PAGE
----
Whether it's starting tomorrow doing something new, or maybe a limiting mindset they have surrounding it that's holding them back.
JH: Enjoy everything in moderation and don't restrict yourself if you don't have to.
No foods should be off-limits.
Granted, if you have a severe allergy or severe intolerance it probably won't be the best idea to eat those foods, but if you don't, then take everything in moderation.
What's next for Jen?
DS: And then Jen a question a personal question for you. A question I ask a lot of track athletes on here is, what do you want to accomplish before you hang up the track spikes?
So for you, I don't know the equivalent of track spikes for a registered dietician, but what are some things you want to accomplish or do before you, I guess, “retire”?
JH: Oh my, I feel like I'm just getting started in my career! To think about retirement is not something that has come to mind recently. I think just continuing to share my perspective towards life and nutrition careers.
I think a lot of people are afraid of veering from your classic Collegiate setting or professional setting. There's very much a path you can follow and I think when I kind of jumped ship to the supplement side it felt a little bit odd at first because my friends are in the sports setting and now I'm kind of on the other side of it.
I guess just continuing to encourage people to take risks, challenge themselves and not be afraid to get out of their comfort zone.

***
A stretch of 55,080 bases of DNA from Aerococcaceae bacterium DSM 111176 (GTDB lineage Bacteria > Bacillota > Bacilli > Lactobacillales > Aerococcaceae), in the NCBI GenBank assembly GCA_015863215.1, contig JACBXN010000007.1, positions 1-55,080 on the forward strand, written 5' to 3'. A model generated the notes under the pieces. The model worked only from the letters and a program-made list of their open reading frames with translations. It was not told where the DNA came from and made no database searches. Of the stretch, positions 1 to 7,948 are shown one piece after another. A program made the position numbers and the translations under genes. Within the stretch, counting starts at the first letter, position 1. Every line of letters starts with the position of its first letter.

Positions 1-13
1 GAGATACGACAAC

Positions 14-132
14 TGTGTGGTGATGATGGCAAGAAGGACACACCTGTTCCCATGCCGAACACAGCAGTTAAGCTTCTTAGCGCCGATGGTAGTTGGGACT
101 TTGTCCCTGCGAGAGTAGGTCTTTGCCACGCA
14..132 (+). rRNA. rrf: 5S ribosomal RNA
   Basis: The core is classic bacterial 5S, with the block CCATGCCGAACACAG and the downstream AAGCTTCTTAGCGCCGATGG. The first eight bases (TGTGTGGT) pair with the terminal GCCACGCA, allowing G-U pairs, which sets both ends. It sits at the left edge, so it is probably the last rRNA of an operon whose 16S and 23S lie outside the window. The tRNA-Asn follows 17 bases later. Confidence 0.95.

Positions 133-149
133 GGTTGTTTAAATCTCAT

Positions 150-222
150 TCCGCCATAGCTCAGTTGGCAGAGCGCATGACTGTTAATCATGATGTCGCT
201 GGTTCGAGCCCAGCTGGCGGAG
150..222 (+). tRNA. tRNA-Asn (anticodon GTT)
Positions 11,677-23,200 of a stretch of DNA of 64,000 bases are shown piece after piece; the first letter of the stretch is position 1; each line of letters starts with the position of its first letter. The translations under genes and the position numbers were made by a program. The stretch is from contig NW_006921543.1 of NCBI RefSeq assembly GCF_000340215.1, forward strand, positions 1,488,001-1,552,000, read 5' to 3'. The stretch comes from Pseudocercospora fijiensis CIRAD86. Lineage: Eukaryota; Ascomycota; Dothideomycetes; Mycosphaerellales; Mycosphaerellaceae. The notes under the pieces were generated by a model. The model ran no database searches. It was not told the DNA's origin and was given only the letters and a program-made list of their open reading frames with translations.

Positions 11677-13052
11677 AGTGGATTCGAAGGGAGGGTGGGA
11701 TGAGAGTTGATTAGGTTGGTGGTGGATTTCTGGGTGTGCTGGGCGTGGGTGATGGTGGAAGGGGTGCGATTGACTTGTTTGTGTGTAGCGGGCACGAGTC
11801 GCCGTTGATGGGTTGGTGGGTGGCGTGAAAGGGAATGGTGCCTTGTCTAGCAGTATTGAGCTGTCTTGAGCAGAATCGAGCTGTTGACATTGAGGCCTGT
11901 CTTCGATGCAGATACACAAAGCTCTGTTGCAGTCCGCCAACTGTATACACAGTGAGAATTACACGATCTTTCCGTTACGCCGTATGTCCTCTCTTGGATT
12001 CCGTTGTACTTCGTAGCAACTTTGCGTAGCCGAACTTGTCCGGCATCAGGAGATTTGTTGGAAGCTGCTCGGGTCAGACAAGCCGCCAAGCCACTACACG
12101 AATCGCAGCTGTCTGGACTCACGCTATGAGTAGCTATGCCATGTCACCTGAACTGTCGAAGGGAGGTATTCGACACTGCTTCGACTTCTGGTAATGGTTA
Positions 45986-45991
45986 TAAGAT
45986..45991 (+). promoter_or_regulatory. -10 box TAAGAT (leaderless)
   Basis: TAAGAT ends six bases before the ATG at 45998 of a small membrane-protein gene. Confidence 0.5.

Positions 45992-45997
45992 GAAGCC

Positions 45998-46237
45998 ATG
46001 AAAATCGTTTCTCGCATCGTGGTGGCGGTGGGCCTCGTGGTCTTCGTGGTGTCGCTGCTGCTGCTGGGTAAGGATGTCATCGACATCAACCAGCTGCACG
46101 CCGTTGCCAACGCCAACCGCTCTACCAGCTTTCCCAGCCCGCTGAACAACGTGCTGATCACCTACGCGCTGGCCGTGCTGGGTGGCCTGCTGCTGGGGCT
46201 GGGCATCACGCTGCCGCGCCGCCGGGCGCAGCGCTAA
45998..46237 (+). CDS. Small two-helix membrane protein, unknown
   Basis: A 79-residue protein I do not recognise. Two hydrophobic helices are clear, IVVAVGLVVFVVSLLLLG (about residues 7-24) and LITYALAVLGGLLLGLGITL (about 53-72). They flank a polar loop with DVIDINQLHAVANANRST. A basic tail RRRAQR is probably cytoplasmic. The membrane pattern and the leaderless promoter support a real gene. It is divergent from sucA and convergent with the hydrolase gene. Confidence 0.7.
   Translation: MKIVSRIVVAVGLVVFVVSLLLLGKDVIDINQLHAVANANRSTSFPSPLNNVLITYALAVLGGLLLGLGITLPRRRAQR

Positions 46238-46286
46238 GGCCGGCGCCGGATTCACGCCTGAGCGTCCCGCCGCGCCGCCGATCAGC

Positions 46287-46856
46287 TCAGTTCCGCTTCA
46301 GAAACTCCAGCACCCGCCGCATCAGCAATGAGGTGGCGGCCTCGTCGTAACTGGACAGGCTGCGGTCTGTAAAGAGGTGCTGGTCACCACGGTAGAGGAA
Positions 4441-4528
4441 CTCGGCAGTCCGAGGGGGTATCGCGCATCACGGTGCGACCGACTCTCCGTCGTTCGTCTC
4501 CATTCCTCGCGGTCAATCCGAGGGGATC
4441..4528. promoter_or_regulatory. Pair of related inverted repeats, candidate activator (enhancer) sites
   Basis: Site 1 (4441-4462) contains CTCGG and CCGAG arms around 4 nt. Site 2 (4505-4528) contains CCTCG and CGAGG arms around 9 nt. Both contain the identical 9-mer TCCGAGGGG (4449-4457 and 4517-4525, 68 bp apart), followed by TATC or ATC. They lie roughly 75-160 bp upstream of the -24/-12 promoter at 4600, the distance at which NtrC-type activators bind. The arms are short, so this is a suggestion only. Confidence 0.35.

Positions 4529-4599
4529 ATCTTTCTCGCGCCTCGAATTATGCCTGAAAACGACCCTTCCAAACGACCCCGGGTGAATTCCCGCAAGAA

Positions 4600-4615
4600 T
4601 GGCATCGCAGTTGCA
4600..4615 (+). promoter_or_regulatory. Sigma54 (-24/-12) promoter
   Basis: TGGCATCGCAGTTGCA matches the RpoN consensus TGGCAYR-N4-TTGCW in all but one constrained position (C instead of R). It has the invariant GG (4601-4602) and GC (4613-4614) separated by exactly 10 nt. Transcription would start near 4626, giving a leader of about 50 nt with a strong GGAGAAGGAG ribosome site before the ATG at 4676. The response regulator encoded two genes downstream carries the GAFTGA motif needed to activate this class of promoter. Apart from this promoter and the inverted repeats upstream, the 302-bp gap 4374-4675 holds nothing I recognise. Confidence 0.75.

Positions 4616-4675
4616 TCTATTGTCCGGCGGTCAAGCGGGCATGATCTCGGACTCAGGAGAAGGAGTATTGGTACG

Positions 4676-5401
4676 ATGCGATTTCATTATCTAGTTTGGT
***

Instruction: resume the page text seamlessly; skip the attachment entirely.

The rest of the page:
Bonus question #1
DS: Normally I'd wait to ask the guests this until after, but Jen we're having a good time, we're having a fun conversation with each other and the listeners always love hearing the subjects that people discussed before and after because they just want to hear everything.
Is this the first podcast you've ever done?
JH: Yes, I would say so.
DS: The reason I ask is because I'm unbelievably impressed with your responses and your clarity. We’ve got to do more of these because this is your first podcast but you’d never guess it, so you're crushing it.
JH: I know this I'm pretty sure this is my first podcast hopefully I haven't forgotten anyone
Bonus question #2
DS: Awesome. Well, one final question for you, the question I ask every single guest on the show. If you had Gordon Ramsay coming over for dinner what would you choose to make for him?
JH: Honestly, I like a good homemade pizza. I'll be completely honest, making the dough from scratch, making the sauce from scratch, and then whatever toppings Gordon wants.
DS: I love it.
Well, Jen, it's been an absolute pleasure having this conversation and learning from you and all your wisdom. I really appreciate you taking the time to do this and best of luck with everything upcoming.
JH: Awesome, thanks so much for having me Dominic, it was really fun chatting.
DS: Thank you so much for listening to today's episode of The Running Effect with Dominic Schlueter. I don't take your time for granted and I hope that today's episode impacted you and left you walking away inspired and all the more motivated to chase after your biggest goals and walk away a better version of yourself.
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Generally, we release two to three episodes per week, so stay tuned for all of those coming your way shortly. I hope you're running and life is going well, guys, keep chasing mastery and I will catch you in the next episode.